Celebrating Black Businesses During National Black Business Month

Blair Reeves |

August is National Black Business Month, a month in which black businesses and entrepreneurs are recognized and celebrated for their success, milestones, and historic progress.

According to the annual business survey data“Black or African Americans own about 124,551 businesses, and about 28.5% or 35,547 of these businesses are in the healthcare and social support sector, which is the highest percentage of the minority group.

Throughout history, black companies have systematically racist, redlining, as evidenced by the Tulsa massacre in which the economically prosperous black community in Tulsa’s Greenwood district was attacked and destroyed in 1921. And even endured violence.

Over the past year and a half, the pandemic has forced many businesses to shut down, which has had a disproportionate impact on black businesses. 40 percent drop Black business ownership.

Nevertheless, the black business continues to grow and succeed.by Yelp Local Economic Impact ReportDespite the setbacks caused by the pandemic, black and female-owned businesses have been patient. According to the report, the percentage of people searching for black-owned businesses on Yelp in the United States increased by 3,085%In 2020, Yelp will add attributes such as “Black-owned” and “Latinx-owned” to help business owners tag businesses and make it easier for consumers to support such businesses. Introduced. (Photo courtesy of Yelp)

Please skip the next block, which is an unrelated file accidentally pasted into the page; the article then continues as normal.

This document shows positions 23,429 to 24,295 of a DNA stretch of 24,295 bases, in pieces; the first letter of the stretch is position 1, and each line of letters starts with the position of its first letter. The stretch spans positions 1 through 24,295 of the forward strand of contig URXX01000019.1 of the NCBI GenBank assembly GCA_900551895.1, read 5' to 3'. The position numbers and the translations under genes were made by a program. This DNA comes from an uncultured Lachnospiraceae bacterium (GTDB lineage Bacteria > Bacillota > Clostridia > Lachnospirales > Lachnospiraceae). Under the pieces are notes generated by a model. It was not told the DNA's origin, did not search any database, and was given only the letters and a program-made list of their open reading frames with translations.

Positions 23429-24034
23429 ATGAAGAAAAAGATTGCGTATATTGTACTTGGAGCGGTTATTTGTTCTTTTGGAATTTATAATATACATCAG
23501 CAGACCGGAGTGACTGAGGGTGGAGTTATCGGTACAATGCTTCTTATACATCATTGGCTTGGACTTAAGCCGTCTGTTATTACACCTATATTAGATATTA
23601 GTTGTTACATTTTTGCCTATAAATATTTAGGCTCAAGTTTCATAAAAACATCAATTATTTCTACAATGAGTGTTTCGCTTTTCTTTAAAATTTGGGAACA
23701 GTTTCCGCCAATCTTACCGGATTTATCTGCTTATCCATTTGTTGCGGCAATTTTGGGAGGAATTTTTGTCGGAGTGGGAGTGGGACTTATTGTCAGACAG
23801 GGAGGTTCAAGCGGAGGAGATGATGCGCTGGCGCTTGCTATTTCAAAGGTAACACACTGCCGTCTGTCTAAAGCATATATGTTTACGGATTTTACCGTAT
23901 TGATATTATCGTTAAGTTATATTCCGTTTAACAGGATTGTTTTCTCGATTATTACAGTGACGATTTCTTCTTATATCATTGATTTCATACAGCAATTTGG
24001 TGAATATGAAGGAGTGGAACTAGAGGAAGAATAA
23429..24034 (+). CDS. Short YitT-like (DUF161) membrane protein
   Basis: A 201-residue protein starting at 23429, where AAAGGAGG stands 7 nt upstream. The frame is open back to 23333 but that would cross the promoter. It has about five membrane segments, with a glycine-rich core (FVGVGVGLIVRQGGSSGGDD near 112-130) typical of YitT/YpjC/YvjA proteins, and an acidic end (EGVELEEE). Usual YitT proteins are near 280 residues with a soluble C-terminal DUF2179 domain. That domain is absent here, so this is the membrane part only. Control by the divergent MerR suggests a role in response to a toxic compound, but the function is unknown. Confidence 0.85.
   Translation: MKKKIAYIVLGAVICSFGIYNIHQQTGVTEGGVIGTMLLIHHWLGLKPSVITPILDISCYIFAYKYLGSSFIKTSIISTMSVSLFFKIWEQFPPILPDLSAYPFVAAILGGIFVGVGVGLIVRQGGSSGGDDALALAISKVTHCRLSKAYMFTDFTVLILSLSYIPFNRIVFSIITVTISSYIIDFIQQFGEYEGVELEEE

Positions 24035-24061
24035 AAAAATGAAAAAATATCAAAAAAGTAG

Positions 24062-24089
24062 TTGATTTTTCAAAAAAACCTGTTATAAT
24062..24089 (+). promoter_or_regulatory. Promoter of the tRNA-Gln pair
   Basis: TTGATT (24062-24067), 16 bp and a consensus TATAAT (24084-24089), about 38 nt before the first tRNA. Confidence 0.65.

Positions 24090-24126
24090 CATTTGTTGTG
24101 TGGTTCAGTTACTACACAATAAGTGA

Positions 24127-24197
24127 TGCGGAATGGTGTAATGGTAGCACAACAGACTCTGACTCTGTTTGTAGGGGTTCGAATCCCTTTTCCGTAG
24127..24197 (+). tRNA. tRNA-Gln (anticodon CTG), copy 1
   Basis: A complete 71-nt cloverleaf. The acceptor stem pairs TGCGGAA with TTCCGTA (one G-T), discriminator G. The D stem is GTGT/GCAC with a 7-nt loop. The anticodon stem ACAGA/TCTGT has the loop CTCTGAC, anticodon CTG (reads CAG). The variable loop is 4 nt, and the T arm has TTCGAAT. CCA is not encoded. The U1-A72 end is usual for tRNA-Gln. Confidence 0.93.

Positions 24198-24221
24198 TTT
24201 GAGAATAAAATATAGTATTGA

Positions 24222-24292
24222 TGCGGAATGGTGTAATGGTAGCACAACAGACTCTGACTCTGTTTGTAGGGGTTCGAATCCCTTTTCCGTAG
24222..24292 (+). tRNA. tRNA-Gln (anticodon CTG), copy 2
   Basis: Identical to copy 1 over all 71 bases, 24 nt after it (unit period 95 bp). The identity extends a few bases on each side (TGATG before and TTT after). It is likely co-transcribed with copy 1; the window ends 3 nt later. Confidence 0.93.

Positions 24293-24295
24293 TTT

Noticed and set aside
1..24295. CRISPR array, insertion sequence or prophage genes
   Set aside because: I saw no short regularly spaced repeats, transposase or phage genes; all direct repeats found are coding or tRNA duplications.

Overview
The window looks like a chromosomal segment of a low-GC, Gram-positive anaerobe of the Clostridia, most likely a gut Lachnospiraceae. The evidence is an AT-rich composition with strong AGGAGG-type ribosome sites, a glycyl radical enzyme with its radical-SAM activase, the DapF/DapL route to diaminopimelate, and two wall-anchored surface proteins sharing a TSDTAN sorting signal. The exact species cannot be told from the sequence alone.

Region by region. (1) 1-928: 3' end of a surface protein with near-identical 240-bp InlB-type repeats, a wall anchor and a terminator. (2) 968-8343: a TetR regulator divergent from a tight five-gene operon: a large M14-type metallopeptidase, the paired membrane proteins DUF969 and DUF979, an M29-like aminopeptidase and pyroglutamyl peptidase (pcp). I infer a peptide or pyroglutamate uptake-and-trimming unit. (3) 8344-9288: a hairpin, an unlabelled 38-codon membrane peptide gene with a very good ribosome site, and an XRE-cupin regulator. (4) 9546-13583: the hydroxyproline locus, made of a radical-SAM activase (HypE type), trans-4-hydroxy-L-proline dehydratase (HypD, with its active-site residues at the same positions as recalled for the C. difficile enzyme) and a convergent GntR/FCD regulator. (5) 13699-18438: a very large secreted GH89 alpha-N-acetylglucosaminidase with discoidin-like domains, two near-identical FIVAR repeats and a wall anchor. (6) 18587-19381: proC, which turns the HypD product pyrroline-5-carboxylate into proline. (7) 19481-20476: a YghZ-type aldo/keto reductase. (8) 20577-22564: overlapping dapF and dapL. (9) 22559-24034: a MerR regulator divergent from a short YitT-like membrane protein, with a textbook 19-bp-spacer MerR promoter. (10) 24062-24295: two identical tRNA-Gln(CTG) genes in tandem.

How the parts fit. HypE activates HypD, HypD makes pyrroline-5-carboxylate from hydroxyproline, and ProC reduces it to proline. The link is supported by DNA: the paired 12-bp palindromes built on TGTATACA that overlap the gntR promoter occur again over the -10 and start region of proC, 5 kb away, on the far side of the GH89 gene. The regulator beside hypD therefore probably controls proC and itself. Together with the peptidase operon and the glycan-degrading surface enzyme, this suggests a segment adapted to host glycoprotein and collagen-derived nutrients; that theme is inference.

Today’s black business owners can partially credit historical figures such as Booker T. Washington and WEB Dubois, who have established organizations and guidelines for the development and growth of black businesses. They also encouraged financial literacy in the black community by establishing organizations such as the National Negro Business League.

Origin of black companies

Founded by Washington in 1900, the National Negro Business League convenes members of the black community of business owners, community figures, and educators to pursue prosperity, economic growth, and economic development in the African-American community. Established an institution.

Washington has outlined criteria and guidelines on how local leagues should run, direct members, and interact with white merchants for success.

According to the booklet on “Organizing a Local Negroid Business for the League”, written between 1915 and 1923, the members were expected to: An important advance in racing. Bring a new member. Look for suspicious people and bring them into your organization. Be prepared to (and) prove that the union has power. “

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